Parson

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@pyan .... Thanks for the life line and the confirmation of my hope. I was assuming they were Czech because Czechoslovakia was named once.
 

Parson

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I'm about to read chapter 61 or, to put it another way, I'm 76% of the way into the book. It is now feeling like a true Weber book. The ending is beginning to loom. I now have a handle on who's who and I know who I am rooting for and why. My feeling right now is that it took too long to get to this point. Why do the latest Weber books all have to have 600 or more pages? My favorites were the early Honor Harrington books and they were about 350 pages in paper back. On the other hand it is really good to have some of my favorite characters making an appearance, and the thing I like best about Weber's books is coming out. That is, when people are guided by honesty, loyalty, and honor things have a way of working out for them.*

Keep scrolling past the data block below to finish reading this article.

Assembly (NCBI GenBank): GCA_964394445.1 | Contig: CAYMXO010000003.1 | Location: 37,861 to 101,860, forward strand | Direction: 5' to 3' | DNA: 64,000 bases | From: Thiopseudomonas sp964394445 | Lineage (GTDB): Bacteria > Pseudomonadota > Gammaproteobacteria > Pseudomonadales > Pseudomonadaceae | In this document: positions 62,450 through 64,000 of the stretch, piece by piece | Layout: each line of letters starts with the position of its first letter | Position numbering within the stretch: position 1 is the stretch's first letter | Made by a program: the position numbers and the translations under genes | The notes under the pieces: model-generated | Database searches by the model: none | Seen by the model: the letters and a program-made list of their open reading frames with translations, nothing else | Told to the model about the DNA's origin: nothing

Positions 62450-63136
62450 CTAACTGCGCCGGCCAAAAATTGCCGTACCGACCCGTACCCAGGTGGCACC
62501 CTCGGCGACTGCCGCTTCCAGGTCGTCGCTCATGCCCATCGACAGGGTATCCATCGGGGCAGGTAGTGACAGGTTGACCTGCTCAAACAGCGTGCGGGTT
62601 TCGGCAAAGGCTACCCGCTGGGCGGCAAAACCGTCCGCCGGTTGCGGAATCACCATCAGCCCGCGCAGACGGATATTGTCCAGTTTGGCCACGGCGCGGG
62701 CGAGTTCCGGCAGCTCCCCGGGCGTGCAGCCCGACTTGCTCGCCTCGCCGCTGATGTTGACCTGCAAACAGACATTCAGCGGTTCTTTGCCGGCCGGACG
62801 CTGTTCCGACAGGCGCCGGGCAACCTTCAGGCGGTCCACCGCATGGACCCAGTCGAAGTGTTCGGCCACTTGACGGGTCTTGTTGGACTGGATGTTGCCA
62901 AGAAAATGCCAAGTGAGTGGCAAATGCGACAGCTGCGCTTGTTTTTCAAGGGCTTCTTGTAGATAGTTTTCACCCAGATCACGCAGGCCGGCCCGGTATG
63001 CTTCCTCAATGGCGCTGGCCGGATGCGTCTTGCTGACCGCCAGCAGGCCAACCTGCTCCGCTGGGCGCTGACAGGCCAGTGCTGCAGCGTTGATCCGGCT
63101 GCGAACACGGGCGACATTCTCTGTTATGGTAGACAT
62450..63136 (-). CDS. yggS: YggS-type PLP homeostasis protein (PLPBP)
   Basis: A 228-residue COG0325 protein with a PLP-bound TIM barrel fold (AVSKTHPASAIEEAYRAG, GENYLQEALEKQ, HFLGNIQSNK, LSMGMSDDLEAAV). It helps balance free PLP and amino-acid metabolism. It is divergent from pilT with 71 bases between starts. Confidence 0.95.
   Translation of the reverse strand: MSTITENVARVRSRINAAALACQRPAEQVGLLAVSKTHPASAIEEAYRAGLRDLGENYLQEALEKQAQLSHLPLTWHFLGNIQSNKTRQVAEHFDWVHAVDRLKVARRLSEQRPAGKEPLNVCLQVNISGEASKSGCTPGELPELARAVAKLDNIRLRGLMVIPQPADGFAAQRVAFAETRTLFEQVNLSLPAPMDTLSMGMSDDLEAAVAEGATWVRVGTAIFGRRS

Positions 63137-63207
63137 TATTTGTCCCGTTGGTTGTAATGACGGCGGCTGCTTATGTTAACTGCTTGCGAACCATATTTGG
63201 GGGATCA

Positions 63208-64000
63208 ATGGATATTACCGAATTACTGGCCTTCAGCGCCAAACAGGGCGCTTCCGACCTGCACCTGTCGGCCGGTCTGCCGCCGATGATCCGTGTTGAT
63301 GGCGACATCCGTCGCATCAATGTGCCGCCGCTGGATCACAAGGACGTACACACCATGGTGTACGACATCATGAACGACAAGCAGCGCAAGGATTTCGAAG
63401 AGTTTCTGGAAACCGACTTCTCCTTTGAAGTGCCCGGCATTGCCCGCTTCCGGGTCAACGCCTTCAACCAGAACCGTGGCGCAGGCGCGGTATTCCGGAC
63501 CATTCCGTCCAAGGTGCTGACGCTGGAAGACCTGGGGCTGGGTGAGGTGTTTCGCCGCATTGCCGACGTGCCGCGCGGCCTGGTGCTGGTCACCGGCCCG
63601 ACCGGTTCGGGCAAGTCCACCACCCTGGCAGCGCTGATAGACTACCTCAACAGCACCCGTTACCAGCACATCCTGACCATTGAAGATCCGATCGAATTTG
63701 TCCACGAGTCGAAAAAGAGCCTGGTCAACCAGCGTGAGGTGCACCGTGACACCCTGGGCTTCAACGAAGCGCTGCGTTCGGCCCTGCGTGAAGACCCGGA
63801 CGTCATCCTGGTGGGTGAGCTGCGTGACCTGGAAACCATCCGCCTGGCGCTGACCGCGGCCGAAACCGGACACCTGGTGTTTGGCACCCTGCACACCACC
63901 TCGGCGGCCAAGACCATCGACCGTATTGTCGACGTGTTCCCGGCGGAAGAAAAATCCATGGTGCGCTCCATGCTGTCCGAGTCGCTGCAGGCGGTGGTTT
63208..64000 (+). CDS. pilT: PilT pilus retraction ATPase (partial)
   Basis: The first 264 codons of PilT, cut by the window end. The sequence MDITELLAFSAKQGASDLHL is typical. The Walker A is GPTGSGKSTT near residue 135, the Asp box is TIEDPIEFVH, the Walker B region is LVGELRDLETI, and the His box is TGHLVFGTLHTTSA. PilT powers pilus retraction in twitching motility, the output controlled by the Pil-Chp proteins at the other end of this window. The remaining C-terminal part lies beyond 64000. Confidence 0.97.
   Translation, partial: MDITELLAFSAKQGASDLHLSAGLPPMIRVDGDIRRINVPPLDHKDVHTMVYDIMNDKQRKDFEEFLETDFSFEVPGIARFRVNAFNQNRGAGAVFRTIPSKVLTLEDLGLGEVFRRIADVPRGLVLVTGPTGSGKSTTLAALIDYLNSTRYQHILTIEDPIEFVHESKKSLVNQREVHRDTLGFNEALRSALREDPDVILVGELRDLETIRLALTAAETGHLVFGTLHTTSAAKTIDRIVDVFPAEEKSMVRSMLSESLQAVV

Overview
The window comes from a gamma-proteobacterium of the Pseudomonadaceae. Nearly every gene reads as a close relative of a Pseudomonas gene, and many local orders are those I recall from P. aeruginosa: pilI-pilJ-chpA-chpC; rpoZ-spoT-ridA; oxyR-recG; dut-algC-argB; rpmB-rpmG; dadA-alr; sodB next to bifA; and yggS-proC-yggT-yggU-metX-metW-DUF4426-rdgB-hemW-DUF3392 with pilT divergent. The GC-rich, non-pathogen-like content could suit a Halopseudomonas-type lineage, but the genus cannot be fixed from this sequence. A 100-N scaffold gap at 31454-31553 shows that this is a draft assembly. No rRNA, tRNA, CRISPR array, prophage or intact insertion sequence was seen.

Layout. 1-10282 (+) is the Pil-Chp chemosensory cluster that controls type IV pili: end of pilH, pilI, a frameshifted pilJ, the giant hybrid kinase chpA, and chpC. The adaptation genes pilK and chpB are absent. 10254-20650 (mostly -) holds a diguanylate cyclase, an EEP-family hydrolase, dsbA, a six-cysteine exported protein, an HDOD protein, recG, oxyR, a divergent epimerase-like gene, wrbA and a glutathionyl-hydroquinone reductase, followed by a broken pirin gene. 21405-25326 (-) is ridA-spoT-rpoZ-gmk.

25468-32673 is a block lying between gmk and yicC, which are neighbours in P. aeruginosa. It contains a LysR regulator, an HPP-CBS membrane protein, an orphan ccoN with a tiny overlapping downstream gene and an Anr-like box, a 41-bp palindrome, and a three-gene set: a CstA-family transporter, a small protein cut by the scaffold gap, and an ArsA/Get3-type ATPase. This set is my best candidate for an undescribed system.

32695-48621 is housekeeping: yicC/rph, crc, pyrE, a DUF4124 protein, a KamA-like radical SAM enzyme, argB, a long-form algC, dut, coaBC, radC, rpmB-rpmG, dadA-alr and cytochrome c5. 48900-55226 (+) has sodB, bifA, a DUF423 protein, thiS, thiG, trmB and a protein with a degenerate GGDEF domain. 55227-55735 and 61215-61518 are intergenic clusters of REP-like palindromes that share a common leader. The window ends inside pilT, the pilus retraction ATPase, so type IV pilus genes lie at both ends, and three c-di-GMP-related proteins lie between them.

*This is something I believe deeply and have experienced in my life.
 

pyan

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Good question, Parson (Why do the latest Weber books all have to have 600 or more pages? My favourites were the early Honor Harrington books and they were about 350 pages in paper back), and I quite agree. There seems to be an awful lot of people telling other people about things that we already knew in the later books.
My favourite theories are that (a) Weber's editors, beta-readers and associates don't tell him to prune and cut back any more, for whatever reason, so the books get more and more self-indulgent, or (b) he's negotiated a deal where he's paid by the word...

Another voice on the Honorverse - a bit harsh, but everyone's entitled to an opinion and this chap says some interesting things. The comments are worth reading, too.

bibliogramma | The decline and fall of Honor Harrington
 
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Parson

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Yeah, I agree a bit harsh, but with enough truth to sting.

I'm now at 95% complete and taking time to post here probably is not a good sign. I remember reading half the night (until 2 or so; and I ordinarily get up at 6) to finish On Basilisk Station. But unless there is still a wonderful twist at the end the ending has been acceptable, but not all that memorable. Once again the Manticore Navy has vastly superior weapons, tactics, and personnel making any fight less than dire. And I have been frustrated how all of the places that are in danger the Manties just happen in at the nick of time to save almost all the bacon.
 

Parson